If you step on your sword online, please don't just delete the offending text.

If you have to edit something, use the strike tag or something similar to mark the disavowed text. If you add things to something, make sure that the additions are marked as such (preferably with the date and time of modification clearly denotated.)

This keeps you honest and means that you can not be accused of changing your text in order to undercut an opponent's argument. (I think that if you were to spend a lot of time going through this very journal, you'd find examples of exactly that process.)

*edit The same night* Of me crossing out things that I no longer agreed with and flagging edits as edits, not me undercutting arguments by editing and or deleting the things that they are in response to)

reading 2009
1. The Stepsister Scheme Jim C. Hines The first of Hines's fairy tale kingdom books. Action, espionage, and fairytale princesses. Here's hoping that the next two are as good.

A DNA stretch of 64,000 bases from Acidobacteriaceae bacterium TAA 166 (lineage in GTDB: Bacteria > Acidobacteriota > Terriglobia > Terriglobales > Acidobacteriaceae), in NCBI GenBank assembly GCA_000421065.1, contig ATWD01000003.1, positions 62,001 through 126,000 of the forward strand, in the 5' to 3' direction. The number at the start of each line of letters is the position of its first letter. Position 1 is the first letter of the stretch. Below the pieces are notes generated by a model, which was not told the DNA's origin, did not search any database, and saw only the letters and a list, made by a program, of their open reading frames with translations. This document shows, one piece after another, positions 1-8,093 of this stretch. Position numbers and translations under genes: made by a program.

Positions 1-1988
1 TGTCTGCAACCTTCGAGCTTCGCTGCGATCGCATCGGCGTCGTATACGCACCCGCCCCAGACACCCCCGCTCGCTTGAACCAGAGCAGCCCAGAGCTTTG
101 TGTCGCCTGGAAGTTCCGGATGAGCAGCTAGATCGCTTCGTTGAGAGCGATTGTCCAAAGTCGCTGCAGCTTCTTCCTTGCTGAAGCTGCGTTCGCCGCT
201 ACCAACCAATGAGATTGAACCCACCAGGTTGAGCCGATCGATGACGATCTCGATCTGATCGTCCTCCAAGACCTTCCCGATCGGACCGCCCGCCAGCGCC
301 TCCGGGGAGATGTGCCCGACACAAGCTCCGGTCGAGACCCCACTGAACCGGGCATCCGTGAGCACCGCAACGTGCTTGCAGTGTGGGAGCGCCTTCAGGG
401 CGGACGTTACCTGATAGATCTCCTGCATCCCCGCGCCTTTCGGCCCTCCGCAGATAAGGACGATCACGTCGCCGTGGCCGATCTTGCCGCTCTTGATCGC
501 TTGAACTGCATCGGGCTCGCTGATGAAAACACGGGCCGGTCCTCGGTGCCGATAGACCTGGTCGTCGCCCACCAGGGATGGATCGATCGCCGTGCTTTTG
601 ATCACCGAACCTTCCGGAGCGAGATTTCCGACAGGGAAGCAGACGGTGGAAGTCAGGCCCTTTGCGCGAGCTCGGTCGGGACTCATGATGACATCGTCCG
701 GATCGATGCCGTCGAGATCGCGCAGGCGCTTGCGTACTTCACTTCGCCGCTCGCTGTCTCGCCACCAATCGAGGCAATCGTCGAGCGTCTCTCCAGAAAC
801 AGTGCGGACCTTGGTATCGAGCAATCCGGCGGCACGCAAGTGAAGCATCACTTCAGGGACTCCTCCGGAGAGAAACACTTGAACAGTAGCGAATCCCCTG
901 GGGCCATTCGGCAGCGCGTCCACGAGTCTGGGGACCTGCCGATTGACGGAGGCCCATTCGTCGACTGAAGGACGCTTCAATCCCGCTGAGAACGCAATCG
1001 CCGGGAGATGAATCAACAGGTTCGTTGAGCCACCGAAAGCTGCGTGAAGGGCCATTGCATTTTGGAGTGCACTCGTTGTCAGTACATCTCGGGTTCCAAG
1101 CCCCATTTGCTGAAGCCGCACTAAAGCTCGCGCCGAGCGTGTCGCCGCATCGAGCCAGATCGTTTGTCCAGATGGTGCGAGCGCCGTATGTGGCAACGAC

2. Strength and Honor R.M. Meluch. Rome is on the offensive after the fall of the hive with the mad Emperor planning to take Earth once again. Farragut and the last emperor's patterner stand between him and victory. The ending gives me hope that there will be at least one more book in the series.
3. Storm From The Shadows David Weber A mostly non Honor book set in the Honorverse. The first shots in the Solarian War that has been seeming more and more inevitable have been fired. Hopefully the next Honor Book will allow for peace with Haven, especially since the confrontation between Elizabeth and Honor happened in this book and it didn't end with a break between them.